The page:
What is Sturge-Weber syndrome? What does it look like?
Sturge-Weber syndrome (SWS) is a rare disorder that can affect a child’s skin, eyes and nervous system. It is present at birth (congenital).
The most obvious sign of SWS is usually a birthmark or port wine stain on the face or head. This happens when small blood vessels under the skin keep expanding, allowing a greater amount of blood to flow into them. This causes a stain to form.
Almost all children with SWS have a port wine stain.
What causes SWS and who gets it?
SWS is caused by a gene acting abnormally. SWS is rare, but doctors don’t know how many people it affects. It does not run in families (inherited).
What are the different types of SWS?
There are 3 main types of SWS:
- Type 1 is the most common. In type 1, the blood vessels grow in an unusual way (vascular malformation) on the face and brain. Type 1 can lead to seizures. The seizures usually happen before a child’s first birthday and can continue throughout their life. Type 1 can delay a child’s development and cause learning disabilities and glaucoma. Glaucoma is a condition that increases pressure inside the eye.
- Type 2 involves a port wine stain on the face. This type of SWS doesn’t usually affect the brain. It can lead to glaucoma, differences in blood flow and headaches. These symptoms can last into adulthood.
- Type 3 often involves unusual blood vessel growth on the brain. Type 3 SWS has no port wine stain and usually no glaucoma. Diagnosing type 3 can be difficult, and it is often confused with other conditions. Doctors use brain scans to identify and diagnose this type.
How will SWS affect my child?
SWS can cause many eye and internal organ problems:
- Blood vessel growth on the brain can cause brain-related (neurological) problems in types 1 and 3.
- Seizures are the most common early symptom, often starting by age 1.
- Weakness or loss of the use of one side of the body.
- Developmental delays.
- Increased pressure within the eye (glaucoma) can be present at birth or develop later. About 70% of people with SWS develop glaucoma, but usually only in 1 eye.
- About 40% of people with SWS have choroidal lesion s (looks like a freckle on the eye). These happen when an unusual group of blood vessels grows inside the eye.
How will Seattle Children’s diagnose SWS?
SWS is diagnosed based on your child’s symptoms at birth or early infancy. Brain imaging tests can confirm what type of SWS your child has.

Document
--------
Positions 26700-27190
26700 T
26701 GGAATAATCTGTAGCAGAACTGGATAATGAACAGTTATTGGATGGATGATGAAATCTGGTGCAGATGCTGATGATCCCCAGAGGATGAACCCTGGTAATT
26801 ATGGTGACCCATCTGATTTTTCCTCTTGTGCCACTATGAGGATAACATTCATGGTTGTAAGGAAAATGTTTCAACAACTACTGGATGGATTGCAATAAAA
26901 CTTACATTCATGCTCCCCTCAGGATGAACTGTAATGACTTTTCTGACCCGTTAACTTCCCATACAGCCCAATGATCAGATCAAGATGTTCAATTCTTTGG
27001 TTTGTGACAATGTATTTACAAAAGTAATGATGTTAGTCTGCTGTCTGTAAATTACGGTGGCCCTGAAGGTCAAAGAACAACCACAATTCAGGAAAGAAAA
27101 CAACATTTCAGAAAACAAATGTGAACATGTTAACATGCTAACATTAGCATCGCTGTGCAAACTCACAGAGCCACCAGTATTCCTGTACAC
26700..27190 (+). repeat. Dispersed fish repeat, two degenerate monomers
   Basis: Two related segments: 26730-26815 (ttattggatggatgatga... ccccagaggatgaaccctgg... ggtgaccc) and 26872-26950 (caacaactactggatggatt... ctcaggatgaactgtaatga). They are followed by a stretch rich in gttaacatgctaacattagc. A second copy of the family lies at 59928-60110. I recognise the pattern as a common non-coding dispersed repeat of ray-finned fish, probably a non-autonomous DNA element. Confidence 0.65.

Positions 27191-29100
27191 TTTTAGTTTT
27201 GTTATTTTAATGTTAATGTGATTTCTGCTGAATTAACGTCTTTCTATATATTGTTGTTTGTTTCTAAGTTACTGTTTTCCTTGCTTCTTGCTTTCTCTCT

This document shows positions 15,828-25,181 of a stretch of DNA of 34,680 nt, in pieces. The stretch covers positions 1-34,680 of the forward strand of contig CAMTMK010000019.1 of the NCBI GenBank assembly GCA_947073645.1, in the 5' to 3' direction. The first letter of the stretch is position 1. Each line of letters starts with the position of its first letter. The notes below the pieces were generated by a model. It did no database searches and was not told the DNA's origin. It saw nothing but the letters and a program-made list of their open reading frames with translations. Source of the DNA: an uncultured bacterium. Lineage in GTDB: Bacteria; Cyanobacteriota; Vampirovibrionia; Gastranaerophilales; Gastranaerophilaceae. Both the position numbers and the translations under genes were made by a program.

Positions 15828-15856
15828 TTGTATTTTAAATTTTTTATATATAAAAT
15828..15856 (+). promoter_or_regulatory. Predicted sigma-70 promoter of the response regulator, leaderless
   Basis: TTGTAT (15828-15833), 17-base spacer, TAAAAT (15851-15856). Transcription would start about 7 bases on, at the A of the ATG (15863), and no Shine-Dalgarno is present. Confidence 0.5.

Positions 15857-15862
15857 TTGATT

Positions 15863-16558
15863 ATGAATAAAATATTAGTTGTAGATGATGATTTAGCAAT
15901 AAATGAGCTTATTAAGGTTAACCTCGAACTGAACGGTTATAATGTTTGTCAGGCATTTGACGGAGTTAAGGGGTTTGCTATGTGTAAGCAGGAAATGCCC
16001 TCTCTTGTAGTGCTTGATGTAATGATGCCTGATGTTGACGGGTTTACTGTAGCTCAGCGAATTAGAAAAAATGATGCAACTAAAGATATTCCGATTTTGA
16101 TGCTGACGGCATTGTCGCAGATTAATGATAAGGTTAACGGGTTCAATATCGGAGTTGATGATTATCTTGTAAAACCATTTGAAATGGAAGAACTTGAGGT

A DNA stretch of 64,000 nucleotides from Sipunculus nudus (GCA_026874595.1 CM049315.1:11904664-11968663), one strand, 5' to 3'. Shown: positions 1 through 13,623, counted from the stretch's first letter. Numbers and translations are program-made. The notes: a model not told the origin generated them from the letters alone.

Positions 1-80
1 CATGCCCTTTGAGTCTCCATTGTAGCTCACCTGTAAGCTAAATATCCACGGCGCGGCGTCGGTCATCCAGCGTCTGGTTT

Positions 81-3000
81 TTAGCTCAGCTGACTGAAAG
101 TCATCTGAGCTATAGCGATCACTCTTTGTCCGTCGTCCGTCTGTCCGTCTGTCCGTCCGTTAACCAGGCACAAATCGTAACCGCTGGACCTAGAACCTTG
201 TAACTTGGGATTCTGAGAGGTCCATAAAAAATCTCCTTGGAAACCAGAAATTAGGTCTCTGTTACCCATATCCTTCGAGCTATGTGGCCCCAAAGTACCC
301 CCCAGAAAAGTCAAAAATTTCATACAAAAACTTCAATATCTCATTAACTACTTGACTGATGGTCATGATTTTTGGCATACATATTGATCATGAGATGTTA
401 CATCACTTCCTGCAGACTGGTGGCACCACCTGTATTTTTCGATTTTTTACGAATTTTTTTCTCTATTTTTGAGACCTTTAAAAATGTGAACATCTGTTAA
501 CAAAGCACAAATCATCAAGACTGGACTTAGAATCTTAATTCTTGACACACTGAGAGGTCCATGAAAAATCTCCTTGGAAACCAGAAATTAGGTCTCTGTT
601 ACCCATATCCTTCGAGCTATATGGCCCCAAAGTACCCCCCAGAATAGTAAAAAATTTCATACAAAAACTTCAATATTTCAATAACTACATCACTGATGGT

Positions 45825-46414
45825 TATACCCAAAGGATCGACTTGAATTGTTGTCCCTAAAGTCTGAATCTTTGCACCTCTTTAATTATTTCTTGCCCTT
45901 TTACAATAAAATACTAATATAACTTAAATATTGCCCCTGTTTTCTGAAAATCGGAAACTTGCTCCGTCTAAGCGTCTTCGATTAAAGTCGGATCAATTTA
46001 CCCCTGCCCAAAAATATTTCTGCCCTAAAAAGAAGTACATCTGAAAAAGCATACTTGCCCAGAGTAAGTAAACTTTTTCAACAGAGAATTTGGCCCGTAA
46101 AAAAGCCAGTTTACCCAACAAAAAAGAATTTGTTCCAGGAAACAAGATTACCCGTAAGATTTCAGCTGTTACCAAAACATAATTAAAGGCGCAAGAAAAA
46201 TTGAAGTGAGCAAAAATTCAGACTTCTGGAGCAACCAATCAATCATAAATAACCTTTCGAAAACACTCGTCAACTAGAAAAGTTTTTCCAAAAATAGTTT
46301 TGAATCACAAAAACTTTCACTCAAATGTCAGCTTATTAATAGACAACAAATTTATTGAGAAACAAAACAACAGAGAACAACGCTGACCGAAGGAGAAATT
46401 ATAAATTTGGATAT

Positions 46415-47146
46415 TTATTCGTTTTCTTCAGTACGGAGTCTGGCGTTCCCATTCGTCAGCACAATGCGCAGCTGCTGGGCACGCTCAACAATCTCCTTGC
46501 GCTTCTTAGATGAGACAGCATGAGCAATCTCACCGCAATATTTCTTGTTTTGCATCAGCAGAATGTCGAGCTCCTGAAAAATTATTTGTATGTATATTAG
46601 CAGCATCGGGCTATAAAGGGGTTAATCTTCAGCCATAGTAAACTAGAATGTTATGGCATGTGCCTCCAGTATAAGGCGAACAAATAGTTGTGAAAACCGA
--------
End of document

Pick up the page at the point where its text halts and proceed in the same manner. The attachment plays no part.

An MRI (magnetic resonance imaging) scan of the brain can find differences in your child’s brain and confirm the diagnosis, even in very young children.
How will Seattle Children’s treat SWS?
SWS treatment depends on your child’s symptoms and can include:
- Yearly test for glaucoma
- Laser treatment to lighten or remove a port wine stain
- Medicines to control seizures
- Surgery to correct serious cases of glaucoma
- Physical therapy to help with muscle weakness
- Treatment to help with developmental delays or learning problems
Why choose Seattle Children’s Vascular Anomalies Program?
Seattle Children’s Vascular Anomalies Program is nationally recognized. It is 1 of only 2 vascular anomalies programs on the West Coast. Doctors from across the United States send children here for treatment because of our specialized expertise. We see more children with vascular anomalies than any other hospital in the Pacific Northwest.
Our Vascular Anomalies team brings together experts, including otolaryngologists, dermatologists, plastic surgeons, ophthalmologists, geneticists and interventional radiologists. These doctors work together to develop a treatment plan that fits your child’s needs. We schedule your visit so your child sees all the specialists they need on the same day in the same location.
We follow your child throughout their life. Our Vascular Anomalies team is available to help you and answer questions.
We participate in many clinical trials and studies of new treatments that might be more effective than standard therapy. This means some of our patients get the newest treatments before they are widely available. Learn more about our research.